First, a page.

8. 8.0 8.1 Barton Gellman; Ellen Nakashima (August 30, 2013). "U.S. spy agencies mounted 231 offensive cyber-operations in 2011, documents show". The Washington Post. Retrieved 7 September 2013. Much more often, an implant is coded entirely in software by an NSA group called, Tailored Access Operations (TAO). As its name suggests, TAO builds attack tools that are custom-fitted to their targets. The NSA unit's software engineers would rather tap into networks than individual computers because there are usually many devices on each network. Tailored Access Operations has software templates to break into common brands and models of "routers, switches, and firewalls from multiple product vendor lines," according to one document describing its work.<templatestyles src="Module:Citation/CS1/styles.css"></templatestyles>
  9. The Register: NSA’s top hacking boss explains how to protect your network from his attack squads, January 28, 2016
  10. "Secret NSA hackers from TAO Office have been pwning China for nearly 15 years". Computerworld. 2013-06-11. Retrieved 2014-01-27.<templatestyles src="Module:Citation/CS1/styles.css"></templatestyles>
  11. Rothkopf, David. "Inside the NSA's Ultra-Secret China Hacking Group". Foreign Policy. Retrieved 2014-01-27.<templatestyles src="Module:Citation/CS1/styles.css"></templatestyles>
  12. "Hintergrund: Die Speerspitze des amerikanischen Hackings - News Ausland: Amerika". tagesanzeiger.ch. Retrieved 2014-01-27.<templatestyles src="Module:Citation/CS1/styles.css"></templatestyles>
  13. WebCite query result
  14. noahmax (2005-02-21). "Jimmy Carter: Super Spy?". Defense Tech. Retrieved 2014-01-27.<templatestyles src="Module:Citation/CS1/styles.css"></templatestyles>
  15. "The NSA and GCHQ's QUANTUMTHEORY Hacking Tactics". firstlook.org. 2014-07-16. Retrieved 2014-07-16.<templatestyles src="Module:Citation/CS1/styles.css"></templatestyles>
  16. "Quantumtheory: Wie die NSA weltweit Rechner hackt". Der Spiegel. 2013-12-30. Retrieved 2014-01-18.<templatestyles src="Module:Citation/CS1/styles.css"></templatestyles>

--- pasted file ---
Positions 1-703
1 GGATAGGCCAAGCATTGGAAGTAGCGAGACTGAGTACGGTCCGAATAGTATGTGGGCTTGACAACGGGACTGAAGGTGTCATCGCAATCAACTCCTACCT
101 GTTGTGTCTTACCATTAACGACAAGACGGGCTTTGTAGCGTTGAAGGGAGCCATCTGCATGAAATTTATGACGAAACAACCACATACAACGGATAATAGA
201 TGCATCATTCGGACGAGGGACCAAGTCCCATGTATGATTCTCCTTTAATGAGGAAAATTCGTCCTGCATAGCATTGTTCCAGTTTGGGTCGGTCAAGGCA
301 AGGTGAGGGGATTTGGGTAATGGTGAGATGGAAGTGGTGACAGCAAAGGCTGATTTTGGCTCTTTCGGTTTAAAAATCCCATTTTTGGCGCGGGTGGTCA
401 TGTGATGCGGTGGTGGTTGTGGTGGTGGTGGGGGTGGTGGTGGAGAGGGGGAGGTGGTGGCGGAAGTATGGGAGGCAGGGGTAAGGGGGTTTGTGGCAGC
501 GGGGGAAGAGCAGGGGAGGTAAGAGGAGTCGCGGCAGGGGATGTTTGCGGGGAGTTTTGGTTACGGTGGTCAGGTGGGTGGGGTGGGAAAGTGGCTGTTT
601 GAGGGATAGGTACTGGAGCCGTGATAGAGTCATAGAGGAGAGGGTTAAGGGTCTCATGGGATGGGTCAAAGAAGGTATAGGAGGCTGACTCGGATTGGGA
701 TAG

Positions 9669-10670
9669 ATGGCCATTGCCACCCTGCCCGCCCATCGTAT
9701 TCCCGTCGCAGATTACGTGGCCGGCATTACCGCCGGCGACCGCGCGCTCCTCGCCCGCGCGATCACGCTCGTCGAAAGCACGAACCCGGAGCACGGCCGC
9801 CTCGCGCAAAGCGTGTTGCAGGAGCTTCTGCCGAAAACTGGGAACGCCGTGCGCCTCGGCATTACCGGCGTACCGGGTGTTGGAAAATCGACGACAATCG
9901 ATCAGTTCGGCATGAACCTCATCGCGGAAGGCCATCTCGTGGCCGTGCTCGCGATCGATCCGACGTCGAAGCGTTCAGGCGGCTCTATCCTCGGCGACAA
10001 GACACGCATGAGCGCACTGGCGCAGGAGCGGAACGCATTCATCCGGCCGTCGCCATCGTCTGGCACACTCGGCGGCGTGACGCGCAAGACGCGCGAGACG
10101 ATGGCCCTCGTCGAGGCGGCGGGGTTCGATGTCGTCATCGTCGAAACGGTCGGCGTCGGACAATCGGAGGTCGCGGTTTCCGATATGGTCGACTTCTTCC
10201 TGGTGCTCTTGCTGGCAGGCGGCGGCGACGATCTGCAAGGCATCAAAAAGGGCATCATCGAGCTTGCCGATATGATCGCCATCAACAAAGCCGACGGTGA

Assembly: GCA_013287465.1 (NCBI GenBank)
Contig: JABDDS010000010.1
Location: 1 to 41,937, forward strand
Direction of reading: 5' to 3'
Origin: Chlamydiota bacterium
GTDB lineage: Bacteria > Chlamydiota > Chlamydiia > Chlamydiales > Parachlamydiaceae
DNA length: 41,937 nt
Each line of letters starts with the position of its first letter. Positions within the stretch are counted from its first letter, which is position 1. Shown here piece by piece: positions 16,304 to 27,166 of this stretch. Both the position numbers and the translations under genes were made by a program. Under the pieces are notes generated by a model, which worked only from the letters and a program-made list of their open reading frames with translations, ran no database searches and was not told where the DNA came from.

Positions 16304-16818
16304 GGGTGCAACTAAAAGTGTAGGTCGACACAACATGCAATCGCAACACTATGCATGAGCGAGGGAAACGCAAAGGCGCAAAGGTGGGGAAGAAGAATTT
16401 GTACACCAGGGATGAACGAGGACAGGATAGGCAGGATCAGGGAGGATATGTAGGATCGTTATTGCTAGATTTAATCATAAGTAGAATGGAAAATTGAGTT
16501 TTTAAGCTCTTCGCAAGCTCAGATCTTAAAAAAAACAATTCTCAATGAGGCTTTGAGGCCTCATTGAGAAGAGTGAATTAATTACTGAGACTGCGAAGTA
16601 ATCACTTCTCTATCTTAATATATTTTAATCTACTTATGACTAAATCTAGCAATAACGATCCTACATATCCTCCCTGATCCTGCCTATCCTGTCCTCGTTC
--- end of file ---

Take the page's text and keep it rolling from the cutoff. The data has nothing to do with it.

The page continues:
17. 17.0 17.1 Bruce Schneier (2013-10-07). "How the NSA Attacks Tor/Firefox Users With QUANTUM and FOXACID". Schneier.com. Retrieved 2014-01-18.<templatestyles src="Module:Citation/CS1/styles.css"></templatestyles>
  18. Fotostrecke (2013-12-30). "NSA-Dokumente: So knackt der Geheimdienst Internetkonten". Der Spiegel. Retrieved 2014-01-18.<templatestyles src="Module:Citation/CS1/styles.css"></templatestyles>
  19. "NSA-Dokumente: So knackt der Geheimdienst Internetkonten". Der Spiegel. 2013-12-30. Retrieved 2014-01-18.<templatestyles src="Module:Citation/CS1/styles.css"></templatestyles>
  20. Gallagher, Sean (August 1, 2013). "NSA's Internet taps can find systems to hack, track VPNs and Word docs". Retrieved August 8, 2013.<templatestyles src="Module:Citation/CS1/styles.css"></templatestyles>
  21. 21.0 21.1 21.2 "Inside TAO: Targeting Mexico". Der Spiegel. 2013-12-29. Retrieved 2014-01-18.<templatestyles src="Module:Citation/CS1/styles.css"></templatestyles>
  22. Fotostrecke (2013-12-30). "QFIRE - die "Vorwärtsverteidigng" der NSA". Der Spiegel. Retrieved 2014-01-18.<templatestyles src="Module:Citation/CS1/styles.css"></templatestyles>
  23. "QFIRE - die "Vorwärtsverteidigng" der NSA". Der Spiegel. 2013-12-30. Retrieved 2014-01-18.<templatestyles src="Module:Citation/CS1/styles.css"></templatestyles>
  24. "QFIRE - die "Vorwärtsverteidigng" der NSA". Der Spiegel. 2013-12-30. Retrieved 2014-01-18.<templatestyles src="Module:Citation/CS1/styles.css"></templatestyles>
  25. "QFIRE - die "Vorwärtsverteidigng" der NSA". Der Spiegel. 2013-12-30. Retrieved 2014-01-18.<templatestyles src="Module:Citation/CS1/styles.css"></templatestyles>
  26. ""Chaos Computer Club CCC Presentation" at 28:34".<templatestyles src="Module:Citation/CS1/styles.css"></templatestyles>
  27. 27.0 27.1 Thomson, Iain (2013-12-31). "How the NSA hacks PCs, phones, routers, hard disks 'at speed of light': Spy tech catalog leaks". The Register. London. Retrieved 2014-08-15.<templatestyles src="Module:Citation/CS1/styles.css"></templatestyles>
  28. Mick, Jason (2013-12-31). "Tax and Spy: How the NSA Can Hack Any American, Stores Data 15 Years". DailyTech. Retrieved 2014-08-15.<templatestyles src="Module:Citation/CS1/styles.css"></templatestyles>
  29. Weaver, Nicholas (2013-03-28). "Our Government Has Weaponized the Internet. Here's How They Did It". Wired. Retrieved 2014-01-18.<templatestyles src="Module:Citation/CS1/styles.css"></templatestyles>
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  38. Riley, Michael (2013-06-14). "U.S. Agencies Said to Swap Data With Thousands of Firms". Bloomberg. Retrieved 2014-01-18.<templatestyles src="Module:Citation/CS1/styles.css"></templatestyles>

External links